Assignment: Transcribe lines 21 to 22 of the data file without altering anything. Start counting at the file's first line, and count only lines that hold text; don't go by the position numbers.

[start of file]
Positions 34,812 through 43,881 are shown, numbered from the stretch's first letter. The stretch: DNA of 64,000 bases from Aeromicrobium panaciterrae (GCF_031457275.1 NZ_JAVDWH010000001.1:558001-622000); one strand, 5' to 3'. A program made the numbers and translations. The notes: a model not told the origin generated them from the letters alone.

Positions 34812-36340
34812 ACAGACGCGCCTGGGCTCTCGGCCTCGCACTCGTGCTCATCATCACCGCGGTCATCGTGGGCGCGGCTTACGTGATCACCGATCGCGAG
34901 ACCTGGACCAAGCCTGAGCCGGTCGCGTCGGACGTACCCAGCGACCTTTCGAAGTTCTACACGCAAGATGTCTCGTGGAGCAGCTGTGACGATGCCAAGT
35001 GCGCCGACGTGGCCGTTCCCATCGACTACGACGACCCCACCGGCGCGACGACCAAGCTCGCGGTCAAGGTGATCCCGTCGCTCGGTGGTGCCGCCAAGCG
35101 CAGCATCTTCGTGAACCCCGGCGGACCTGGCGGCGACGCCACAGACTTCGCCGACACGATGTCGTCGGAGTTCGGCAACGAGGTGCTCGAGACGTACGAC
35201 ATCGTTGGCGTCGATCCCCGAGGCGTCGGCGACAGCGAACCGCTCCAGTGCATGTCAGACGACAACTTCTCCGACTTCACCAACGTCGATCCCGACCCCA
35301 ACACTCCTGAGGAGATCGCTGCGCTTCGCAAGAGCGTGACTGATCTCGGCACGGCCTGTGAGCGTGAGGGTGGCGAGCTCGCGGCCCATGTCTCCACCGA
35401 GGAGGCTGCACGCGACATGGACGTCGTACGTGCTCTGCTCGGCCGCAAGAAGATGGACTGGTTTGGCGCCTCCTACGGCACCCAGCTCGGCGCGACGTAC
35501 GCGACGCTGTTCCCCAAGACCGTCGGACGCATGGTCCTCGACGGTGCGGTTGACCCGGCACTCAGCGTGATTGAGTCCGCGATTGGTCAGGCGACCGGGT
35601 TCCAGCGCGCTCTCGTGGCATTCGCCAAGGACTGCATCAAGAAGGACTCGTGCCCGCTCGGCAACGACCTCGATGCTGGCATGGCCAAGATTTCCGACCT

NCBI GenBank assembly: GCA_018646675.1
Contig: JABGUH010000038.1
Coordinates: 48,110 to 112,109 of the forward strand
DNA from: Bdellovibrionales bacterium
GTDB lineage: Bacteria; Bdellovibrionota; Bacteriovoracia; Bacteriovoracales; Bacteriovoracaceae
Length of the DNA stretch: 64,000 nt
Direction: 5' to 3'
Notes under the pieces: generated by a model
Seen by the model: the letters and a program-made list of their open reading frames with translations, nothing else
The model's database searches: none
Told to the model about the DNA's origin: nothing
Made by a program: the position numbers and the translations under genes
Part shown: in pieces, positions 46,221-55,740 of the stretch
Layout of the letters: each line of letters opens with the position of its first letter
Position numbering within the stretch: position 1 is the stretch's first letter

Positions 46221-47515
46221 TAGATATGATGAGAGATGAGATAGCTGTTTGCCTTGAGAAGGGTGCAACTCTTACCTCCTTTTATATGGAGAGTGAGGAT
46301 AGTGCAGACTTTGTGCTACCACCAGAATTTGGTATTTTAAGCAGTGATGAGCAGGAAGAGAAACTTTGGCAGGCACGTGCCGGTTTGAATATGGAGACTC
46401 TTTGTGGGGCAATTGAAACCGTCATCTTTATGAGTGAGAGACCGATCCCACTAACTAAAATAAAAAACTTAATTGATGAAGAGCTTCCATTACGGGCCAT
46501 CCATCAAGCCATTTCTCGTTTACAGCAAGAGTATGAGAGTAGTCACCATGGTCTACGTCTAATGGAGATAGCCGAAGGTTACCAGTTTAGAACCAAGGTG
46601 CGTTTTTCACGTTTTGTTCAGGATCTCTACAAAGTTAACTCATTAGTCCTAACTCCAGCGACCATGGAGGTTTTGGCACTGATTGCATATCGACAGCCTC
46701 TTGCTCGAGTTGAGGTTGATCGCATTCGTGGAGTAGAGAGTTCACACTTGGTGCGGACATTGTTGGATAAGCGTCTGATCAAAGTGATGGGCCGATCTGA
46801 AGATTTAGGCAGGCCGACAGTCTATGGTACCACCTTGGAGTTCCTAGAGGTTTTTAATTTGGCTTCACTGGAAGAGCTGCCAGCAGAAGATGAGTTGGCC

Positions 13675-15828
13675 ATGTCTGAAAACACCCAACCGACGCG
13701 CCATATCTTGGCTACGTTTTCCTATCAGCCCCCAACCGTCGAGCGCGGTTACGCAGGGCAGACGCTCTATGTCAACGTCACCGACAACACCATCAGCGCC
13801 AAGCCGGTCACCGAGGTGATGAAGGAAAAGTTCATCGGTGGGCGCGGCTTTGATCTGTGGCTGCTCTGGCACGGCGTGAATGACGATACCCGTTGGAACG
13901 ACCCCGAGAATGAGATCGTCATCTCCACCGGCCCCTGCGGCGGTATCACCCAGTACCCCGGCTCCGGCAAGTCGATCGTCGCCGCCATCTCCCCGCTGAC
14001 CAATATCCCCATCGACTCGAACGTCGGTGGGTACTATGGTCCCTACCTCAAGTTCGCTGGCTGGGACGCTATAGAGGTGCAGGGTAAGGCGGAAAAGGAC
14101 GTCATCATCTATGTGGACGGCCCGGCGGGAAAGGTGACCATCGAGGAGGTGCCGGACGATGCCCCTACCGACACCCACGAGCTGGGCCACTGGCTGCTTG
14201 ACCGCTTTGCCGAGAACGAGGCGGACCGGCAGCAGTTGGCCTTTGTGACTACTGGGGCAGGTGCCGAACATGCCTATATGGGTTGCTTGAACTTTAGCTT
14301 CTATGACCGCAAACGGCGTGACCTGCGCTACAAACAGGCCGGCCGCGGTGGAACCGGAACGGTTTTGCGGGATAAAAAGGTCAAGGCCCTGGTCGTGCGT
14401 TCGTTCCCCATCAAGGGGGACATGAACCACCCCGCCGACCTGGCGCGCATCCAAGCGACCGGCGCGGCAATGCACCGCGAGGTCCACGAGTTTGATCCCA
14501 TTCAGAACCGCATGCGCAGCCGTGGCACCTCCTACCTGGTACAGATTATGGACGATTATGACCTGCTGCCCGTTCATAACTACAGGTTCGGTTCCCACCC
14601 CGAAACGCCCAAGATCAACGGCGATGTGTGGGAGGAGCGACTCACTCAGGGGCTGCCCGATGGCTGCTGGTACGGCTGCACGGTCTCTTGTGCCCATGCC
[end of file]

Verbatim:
The model's database searches: none
Told to the model about the DNA's origin: nothing